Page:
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Electronic Tobacco
America's Network
Journalist: Grahame Lynch
February 15, 2002

Half-hearted research into cell phone hazards may pose danger to more than just consumers. Just ask the tobacco kings

The American telecommunications industry continually generates torrents of claims, misinformation, unsubstantiated projections and hyperbole. But while much of this is relatively harmless, it is no laughing matter when it comes to issues of both occupational and public health.

Nowhere is this problem more pressing than cellular handset radiation. Although the occasional opportunistic lawsuit of a widowed attorney makes the headlines, the disturbing reality is that ignorance is winning out over science. There is currently less independent ongoing research going into the health effects of cell phones than at anytime in the past five years.

Almost all research to date has been conducted in association with vendors or the Cellular Telecommunications and Internet Association. The CTIA pumped some $27 million and six years into largely incomplete research, although even that found that cell phones affect pacemakers and damage blood cells. The notorious Dr. George Carlo, who had previously worked on industry-funded projects into tobacco and dioxin research, headed this major effort! For a time he constituted part of the problem, as he became a lightning rod for critics of the industry.

But even he came to be disillusioned by the CTIA's predilection to spin his findings and discourage the airing of any evidence that contradicted its official line. He published an extraordinary book on the six-year saga, which may go down as "The Insider" for the cell industry.

While the CTIA has an economic incentive to spin this issue, the Food and Drug Administration should not. But until last year, the FDA had made no serious attempt to even resource a study into the issue. A current study, which is way too limited in scope, is jointly funded and conducted by the CTIA. Other ongoing studies in Europe and Australia are similarly funded by industry. For all its many faults, Dr. Carlo' s efforts were at least funded by a blind trust!

In the mid-'90s, the cell industry often claimed that there were thousands of studies clearing cell phones from health concerns. The reality was that there had been about 60, and they weren't necessarily conclusive. Aside from pacemaker interference, some studies did suggest that cell phone radiation can break DNA strands, damage blood genes and promote brain tumors. Ominously, the blood studies suggest that damage occurs well within the current radiation levels permitted for handsets.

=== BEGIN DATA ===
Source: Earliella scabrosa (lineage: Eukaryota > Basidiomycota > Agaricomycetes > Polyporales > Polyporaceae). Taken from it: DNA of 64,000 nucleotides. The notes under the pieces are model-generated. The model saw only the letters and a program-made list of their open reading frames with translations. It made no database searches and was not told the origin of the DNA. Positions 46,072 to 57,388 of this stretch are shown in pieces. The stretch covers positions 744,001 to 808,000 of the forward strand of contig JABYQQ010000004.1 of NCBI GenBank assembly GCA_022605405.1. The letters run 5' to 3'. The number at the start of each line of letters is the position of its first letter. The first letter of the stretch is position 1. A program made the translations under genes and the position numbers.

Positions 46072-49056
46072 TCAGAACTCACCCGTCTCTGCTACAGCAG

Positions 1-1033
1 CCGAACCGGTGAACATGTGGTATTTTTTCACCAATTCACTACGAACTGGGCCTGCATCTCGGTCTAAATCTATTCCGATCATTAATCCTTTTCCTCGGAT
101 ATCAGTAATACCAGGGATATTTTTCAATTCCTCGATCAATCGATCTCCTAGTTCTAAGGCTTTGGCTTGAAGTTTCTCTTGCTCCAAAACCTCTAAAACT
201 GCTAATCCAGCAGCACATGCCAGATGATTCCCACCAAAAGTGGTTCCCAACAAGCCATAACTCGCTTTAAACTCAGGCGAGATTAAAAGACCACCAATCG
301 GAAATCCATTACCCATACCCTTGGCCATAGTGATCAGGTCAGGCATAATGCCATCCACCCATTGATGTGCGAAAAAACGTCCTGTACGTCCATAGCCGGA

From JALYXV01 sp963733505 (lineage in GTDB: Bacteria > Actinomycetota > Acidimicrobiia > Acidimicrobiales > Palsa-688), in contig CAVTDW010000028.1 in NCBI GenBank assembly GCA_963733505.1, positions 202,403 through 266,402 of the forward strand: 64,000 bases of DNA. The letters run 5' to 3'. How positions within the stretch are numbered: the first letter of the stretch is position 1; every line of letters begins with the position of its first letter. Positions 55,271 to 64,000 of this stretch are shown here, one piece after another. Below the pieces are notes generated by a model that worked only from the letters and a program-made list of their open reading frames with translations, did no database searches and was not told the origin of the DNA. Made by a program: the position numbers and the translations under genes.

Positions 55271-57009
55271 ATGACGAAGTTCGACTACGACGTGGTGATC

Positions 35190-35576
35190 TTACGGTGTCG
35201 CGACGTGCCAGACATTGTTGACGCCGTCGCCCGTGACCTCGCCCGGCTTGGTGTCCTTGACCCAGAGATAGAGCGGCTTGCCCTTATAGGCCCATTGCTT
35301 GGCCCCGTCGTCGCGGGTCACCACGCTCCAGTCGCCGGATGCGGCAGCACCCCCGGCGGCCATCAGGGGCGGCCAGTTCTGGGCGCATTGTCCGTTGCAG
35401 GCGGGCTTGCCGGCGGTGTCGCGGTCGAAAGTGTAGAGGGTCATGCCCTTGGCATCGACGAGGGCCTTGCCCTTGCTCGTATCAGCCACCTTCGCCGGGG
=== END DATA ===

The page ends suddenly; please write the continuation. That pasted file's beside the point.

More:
But these independent studies are generally inconclusive because they are underfunded, small in scale, and lacking official status. When governments treat the issue seriously they find enough to be concerned about - a UK report recommended that users under 16 should minimize use of cell phones because of the higher absorption rates for radiation in developing bodies.

Unfortunately, the FDA seems more willing to appear on CNN and echo the industry position rather than attempt any serious work on the issue. The FCC is almost silent - it does little more than provide incomprehensible Web information on Specific Absorption Rates. Public demand for this information is certainly there - one private Web site, which aggregates this information into a meaningful handset comparison chart, has attracted over one million visitors since September.

The potential long-term ramifications for the cell phone industry from this issue are enormous. History shows what happened to asbestos and tobacco. Industry attempts to research the issue are largely PR driven and have no credibility. Each new independent study sends the CTIA into reactive spin mode.

The cell phone industry has everything to gain from the truth. After all, this isn't just about the abstract concept of public health. Industry technical workers also endure daily RF exposure, often at much higher levels than a civil cell phone user.

The time has come for a well-funded global research initiative into cell phone safety - completely funded by governments and independent of industry. The judges must remain separate from the plaintiffs.

No one wants to ban the cell phone. But credible biomedical information may inform meaningful changes in handset design that could save lives and deter lawsuits for generations down the line. Clearly, the industry' s lobby groups and vendors - fixated on tomorrow's headlines and quarterly sales can't be trusted with this mission.

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